Growing Local Economies

The power of Rotary partnership in a Ugandan town

The power of Rotary partnership in a Ugandan town

Abingdon Vesper Rotary has completed many grant-aided projects in the Ugandan town of Mubende where the power of Rotary partnership has shone.

Mubende is a town in central Uganda which, for more than 20 years, has seen the impact which Rotary can have.

Abingdon Vesper Rotary in Oxfordshire has been involved with a number of projects to improve the livelihood of residents in the town since 1997.

Then, the club funded wheelbarrows and agricultural tools for women’s groups in Mubende, and that was followed by further projects involving the town’s hospital and schools.

Maya and Paul Smeulders have recently returned from Uganda to see the impact of Rotary’s work.

“By concentrating on one geographical area, our impact is much bigger than if we would flit from one place to another,” explained Maya.

“People in Mubende know what Rotary stands for and they take us seriously. We also get to know the local leaders and build up a good relationship without being hindered by corruption.

“That is the big advantage which small scale projects have over the big aid organisations.  By going directly to the grassroots and local communities, the money goes a lot further. Our organisation is lean and overheads tiny.”

The results have been fantastic, with school enrolment figures up, absenteeism down, and improved exam results.”

In 2007, Abingdon Vesper set up the Mubende microcredit scheme in collaboration with the Ugandan NGO Kulika. Here, three-year interest-free loans are given to farmer groups which runs in tandem with training in organic agriculture and bookkeeping.

The interest which group members pay on the small individual loans remains in the group and forms a future loan pool for the group.  The original loan is returned after three years and passed onto a new group.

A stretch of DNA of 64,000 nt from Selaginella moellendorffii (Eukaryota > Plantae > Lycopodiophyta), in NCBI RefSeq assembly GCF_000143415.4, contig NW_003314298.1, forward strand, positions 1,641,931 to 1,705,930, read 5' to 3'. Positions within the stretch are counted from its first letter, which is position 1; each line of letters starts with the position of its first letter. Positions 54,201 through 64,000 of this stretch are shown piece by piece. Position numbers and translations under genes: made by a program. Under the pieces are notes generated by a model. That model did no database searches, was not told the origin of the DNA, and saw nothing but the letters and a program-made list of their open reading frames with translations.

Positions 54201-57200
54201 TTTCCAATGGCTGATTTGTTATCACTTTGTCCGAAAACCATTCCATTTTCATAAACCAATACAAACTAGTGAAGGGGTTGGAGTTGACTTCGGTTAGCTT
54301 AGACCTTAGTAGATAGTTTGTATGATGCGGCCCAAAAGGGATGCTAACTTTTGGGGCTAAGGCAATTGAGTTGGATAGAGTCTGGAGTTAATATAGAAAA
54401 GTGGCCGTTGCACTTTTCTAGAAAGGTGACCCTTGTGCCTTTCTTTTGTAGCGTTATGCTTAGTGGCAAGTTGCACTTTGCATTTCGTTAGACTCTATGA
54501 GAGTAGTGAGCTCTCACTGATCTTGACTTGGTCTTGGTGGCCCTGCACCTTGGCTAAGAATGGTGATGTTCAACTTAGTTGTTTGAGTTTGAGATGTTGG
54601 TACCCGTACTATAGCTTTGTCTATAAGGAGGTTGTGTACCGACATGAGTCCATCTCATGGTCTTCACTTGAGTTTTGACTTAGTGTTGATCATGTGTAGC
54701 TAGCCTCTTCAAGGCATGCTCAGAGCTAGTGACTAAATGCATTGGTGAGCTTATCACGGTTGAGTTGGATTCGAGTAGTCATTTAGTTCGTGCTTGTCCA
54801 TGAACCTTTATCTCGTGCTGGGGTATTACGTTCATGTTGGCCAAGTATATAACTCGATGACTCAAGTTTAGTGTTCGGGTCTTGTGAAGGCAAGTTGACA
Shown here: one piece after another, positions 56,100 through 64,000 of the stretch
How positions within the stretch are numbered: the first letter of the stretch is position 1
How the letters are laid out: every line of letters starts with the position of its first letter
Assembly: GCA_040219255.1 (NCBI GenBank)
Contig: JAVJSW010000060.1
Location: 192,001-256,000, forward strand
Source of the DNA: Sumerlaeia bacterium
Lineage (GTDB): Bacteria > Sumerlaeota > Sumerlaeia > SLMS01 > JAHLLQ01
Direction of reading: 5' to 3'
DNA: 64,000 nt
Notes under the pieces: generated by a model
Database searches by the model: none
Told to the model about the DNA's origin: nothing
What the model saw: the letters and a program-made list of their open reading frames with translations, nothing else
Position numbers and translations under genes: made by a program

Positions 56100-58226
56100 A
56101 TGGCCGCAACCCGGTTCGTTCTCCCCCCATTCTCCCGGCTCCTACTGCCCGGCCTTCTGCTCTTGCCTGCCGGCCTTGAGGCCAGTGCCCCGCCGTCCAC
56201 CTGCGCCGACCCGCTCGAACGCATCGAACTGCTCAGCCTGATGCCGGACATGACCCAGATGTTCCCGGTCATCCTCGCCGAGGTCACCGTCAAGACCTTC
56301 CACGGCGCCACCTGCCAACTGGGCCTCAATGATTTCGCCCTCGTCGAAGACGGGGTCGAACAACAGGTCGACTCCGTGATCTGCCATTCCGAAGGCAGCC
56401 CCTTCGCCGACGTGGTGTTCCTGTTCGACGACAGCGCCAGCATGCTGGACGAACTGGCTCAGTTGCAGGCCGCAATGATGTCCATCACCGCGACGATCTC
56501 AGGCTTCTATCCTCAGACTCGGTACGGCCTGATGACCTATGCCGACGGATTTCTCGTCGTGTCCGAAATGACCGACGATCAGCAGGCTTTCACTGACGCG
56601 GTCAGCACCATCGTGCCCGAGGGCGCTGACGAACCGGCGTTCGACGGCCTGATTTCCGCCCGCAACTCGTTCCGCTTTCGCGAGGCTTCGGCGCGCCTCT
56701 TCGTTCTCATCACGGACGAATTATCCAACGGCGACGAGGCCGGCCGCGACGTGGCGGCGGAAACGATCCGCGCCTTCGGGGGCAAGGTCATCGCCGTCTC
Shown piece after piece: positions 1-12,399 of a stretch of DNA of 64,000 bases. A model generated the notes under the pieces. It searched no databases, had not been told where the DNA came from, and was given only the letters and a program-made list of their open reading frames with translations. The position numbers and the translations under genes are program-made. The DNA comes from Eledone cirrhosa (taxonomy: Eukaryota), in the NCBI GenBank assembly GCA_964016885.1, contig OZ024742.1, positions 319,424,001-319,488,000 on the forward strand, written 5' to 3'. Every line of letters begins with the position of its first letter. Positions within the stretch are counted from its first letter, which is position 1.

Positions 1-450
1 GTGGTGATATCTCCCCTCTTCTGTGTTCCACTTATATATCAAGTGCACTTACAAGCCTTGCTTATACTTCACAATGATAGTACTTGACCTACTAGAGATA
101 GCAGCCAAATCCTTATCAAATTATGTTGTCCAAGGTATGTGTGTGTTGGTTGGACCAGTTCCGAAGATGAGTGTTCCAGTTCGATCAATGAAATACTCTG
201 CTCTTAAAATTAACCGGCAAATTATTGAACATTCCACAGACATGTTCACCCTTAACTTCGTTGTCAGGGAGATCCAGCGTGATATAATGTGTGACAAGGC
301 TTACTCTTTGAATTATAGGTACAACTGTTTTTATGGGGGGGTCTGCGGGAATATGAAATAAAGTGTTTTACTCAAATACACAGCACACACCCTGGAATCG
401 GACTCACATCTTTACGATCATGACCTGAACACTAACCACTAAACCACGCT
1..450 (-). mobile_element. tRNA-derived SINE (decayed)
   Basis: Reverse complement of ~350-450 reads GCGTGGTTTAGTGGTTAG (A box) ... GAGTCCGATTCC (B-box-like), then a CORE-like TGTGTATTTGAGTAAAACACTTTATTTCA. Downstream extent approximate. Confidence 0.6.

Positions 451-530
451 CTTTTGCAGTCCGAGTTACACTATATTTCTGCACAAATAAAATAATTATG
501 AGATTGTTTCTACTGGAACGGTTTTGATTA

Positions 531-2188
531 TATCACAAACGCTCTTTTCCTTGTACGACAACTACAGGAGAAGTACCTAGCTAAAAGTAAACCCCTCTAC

The revolving fund for this programme, worth around £35,000, mainly comes from Abingdon Vesper Rotary, supported by Rotary clubs in the Netherlands, Italy and France.

So far, more than 100 groups with 20 to 35 families have benefited from the scheme. With families often comprising eight or more people, this means it has improved the lives of around 20,000 people in Mubende.

“The aim is to increase food security, family income and a wide range of skills,” explained Maya, who pointed out that Rotary members visit the microcredit groups every year to organise a two-day training seminar on agricultural and health topics.

The Oxfordshire club is also involved in a Learning 4 Life Primary School programme, which is run in collaboration with Devon Development Education, but it is now a separate charity registered in the Netherlands.

Started in 2015, funding has come from a Dutch educational foundation for the first five years, totalling £152,000, but the project will need to find an additional source of funding from 2020.

Maya said: “This project complements the microcredit scheme, as the schools are chosen in areas where there are multiple microcredit groups.

“Here, too, training is given in organic agriculture for pupils, teachers and parents, while producing food for school meals together with teacher training, school libraries, improvement of school facilities and links to schools in the UK.”

Maya said that the results have been fantastic, with school enrolment figures up, absenteeism down, and improved exam results.

During Paul and Maya’s last visit to Uganda earlier this month, they saw two new classrooms opened, along with an 80,000-litre underground water harvesting tank.  The twin event attracted plenty of media coverage, including television.

Abingdon Vespers also supports a vocational skills centre for school drop-outs in Mubende which is run by volunteers. There, youngsters are learning building skills, carpentry, dressmaking, hair-braiding, welding and computing.

And they put those skills to good use by building the Kyamukoona Centre.

“Recently, alumni of the Kyamukoona Centre have started a saving/lending group in order to save up for the tools needed to set up their own businesses,” added Maya.

“Whenever Learning 4 Life undertakes building projects in schools, former and present students from the skills centre form the very capable and reliable workforce.  They even sleep on site to prevent the theft of any materials.”

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